The Internet and Mobile Association of India (IAMAI) on Friday i.e. September 4, 2020 unveiled the Universal Self-Regulation Code for OCCPs (“Code”). The Code has been adopted by 15 leading Online Curated Content Providers in India. The present set of signatories include Zee5, Viacom 18, Disney Hotstar, Amazon Prime Video, Netflix, MX Player, Jio Cinema, Eros Now, Alt Balaji, Arre, HoiChoi, Hungama, Shemaroo, Discovery Plus, Flickstree.

The press release issued by IAMAI states:

“The goal of this industry-wide effort is to empower consumers with information and tools to assist them in making informed choice with regard to viewing decisions for them and their families, while at the same time, nurturing creativity and providing creators the freedom to tell the finest stories. By aiming to do what is best for both consumers and creators as guiding principles, the Code intends for India to be one of the most dynamic and fastest growing entertainment industries in the world. To give consumers more choice and control, the Universal Self-Regulation Code includes a framework for age classification and content descriptions for titles as well as access control tools. The Code also introduces a clear, transparent and structured grievance redressal and escalation mechanism for reporting non-compliance with the prescribed guidelines. As a part of this mechanism, each OCCP will set-up a Consumer Complaints Department and/or an internal committee as well as advisory panel which will deal with complaints, appeals and escalations. The advisory panel will constitute a minimum of three members, including an independent external advisor and two senior executives of the respective OCCP.”

The Code is effective from 15 August 2020 and allows OCCPs to comply with all the guidelines in a timebound manner. Each signatory to the code has agreed to appoint an external advisor as part of the grievance redressal mechanism within 60 days.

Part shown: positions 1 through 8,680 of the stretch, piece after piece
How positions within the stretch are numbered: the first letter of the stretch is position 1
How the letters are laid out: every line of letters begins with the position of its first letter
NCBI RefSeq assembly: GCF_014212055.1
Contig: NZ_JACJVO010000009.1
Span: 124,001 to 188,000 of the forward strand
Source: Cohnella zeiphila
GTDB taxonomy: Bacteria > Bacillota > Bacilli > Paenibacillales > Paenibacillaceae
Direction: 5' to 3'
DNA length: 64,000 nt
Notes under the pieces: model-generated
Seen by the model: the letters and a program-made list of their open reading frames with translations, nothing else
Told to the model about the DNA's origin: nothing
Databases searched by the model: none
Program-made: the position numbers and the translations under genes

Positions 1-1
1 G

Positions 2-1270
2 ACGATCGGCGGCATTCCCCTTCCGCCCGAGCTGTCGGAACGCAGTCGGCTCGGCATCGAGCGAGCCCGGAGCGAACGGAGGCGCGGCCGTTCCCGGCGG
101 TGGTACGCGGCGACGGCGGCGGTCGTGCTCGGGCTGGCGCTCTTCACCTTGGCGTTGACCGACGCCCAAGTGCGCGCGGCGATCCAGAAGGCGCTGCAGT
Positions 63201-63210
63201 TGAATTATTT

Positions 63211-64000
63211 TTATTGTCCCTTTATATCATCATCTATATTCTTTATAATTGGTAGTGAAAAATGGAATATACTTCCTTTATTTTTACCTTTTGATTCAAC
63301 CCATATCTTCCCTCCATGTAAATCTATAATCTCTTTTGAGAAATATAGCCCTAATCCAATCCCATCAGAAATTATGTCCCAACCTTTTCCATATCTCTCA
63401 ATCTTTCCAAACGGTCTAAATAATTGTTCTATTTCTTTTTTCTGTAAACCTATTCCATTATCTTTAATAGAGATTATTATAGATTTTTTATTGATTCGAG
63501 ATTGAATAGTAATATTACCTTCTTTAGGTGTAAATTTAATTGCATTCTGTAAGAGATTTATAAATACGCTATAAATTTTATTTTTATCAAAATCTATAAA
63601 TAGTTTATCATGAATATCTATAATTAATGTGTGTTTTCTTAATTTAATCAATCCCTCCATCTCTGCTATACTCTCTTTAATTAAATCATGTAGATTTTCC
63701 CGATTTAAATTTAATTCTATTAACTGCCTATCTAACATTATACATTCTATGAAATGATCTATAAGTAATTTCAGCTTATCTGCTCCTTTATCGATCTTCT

[Note: It is unclear as to whether the Code is applicable retrospectively from 15th August, 2020 as mentioned in the press release or from the date of the Code i.e. 4th September, 2020]

Some key highlights of the Code:

(i) The Code distinguishes some features of online curated content providers (“OCCP”) such as  Online content being provided to consumer on a “pull basis” rather than a “push basis” which means the consumer makes a choice of “pulling” content on the basis of detailed information provided by the services. Such content hence being private exhibition and not “public exhibition”.  Such content being typically available subject to certain user-initiated access controls.

(ii) OCCP will enable consumers to make an informed choice about the licensed video content they engage with or the video content they create. This will be done by OCCP by inter-alia adhering to certain disclosures such as, specifying maturity ratings and content descriptors (e.g., language, sex, violence).

(iii) There would be a framework for age classification.

(iv) There would be appropriate content descriptions.

(v) There would be technology enabled access controls

(vi) There would be a Grievance Redressal Mechanism by all signatory OCCP providing a mechanism for grievance redressal and escalation to address grievances of consumers in respect of curated content.

(vii)Each OCCP shall set up its own Consumer Complaints Department, Appellate Committee and Advisory Panel.

(viii) There would be a procedure provided for filing/ withdrawing complaints and timelines provided for the grievance redressal.

(ix) Each OCCP shall maintain records of the complaints and share it with MEITY/ MIB when asked for.

(x) The Code is applicable only for OCCP and not UGC platforms.

Earlier coverage:

(i) The First IAMAI Code which was signed by some of the OTT Platforms in January 2019 was covered here on the blog.

(ii) The second IAMAI Code which sparked some controversies due to its introduction of DCCC was covered here on the blog.

The current code which seems to have been uniformly accepted by most platforms seems to be a step in the right direction. The norms applicable for television broadcasting cannot be applied or placed at par with the content being narrowcasted to viewers through video on demand online services which the Code rightly clarifies as a “Pull” service as against a “Push” service. Viewers have a choice to search and watch the content they wish to and make an informed decision. The I&B Ministry has rightly accepted that it does not have any jurisdiction to regulate OTT Content.

Image source: here.